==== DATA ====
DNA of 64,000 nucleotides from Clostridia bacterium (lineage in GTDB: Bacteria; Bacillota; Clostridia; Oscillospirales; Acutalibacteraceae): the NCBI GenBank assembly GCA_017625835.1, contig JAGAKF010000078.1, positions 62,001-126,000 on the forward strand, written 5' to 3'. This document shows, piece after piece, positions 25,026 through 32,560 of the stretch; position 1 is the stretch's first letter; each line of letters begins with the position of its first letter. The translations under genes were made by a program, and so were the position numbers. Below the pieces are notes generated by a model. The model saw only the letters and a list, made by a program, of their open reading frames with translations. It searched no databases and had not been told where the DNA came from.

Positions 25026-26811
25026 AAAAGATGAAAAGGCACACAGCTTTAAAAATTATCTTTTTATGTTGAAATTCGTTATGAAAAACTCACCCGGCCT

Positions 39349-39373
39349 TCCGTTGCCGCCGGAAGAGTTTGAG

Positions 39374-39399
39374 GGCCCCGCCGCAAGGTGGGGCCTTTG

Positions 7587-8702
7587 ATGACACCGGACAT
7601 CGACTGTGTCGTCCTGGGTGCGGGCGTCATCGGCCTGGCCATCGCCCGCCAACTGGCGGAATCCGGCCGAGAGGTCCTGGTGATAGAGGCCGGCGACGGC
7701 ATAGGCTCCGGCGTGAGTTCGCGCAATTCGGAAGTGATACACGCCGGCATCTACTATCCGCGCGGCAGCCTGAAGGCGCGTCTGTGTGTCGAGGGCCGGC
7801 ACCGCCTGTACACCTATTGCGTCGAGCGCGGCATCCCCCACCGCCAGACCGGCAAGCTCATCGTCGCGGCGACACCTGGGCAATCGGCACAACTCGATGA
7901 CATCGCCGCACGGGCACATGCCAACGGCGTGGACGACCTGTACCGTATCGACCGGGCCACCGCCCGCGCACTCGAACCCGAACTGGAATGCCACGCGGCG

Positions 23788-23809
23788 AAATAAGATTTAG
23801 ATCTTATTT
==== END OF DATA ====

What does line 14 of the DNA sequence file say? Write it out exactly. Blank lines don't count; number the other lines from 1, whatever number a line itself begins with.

Positions 23788-23809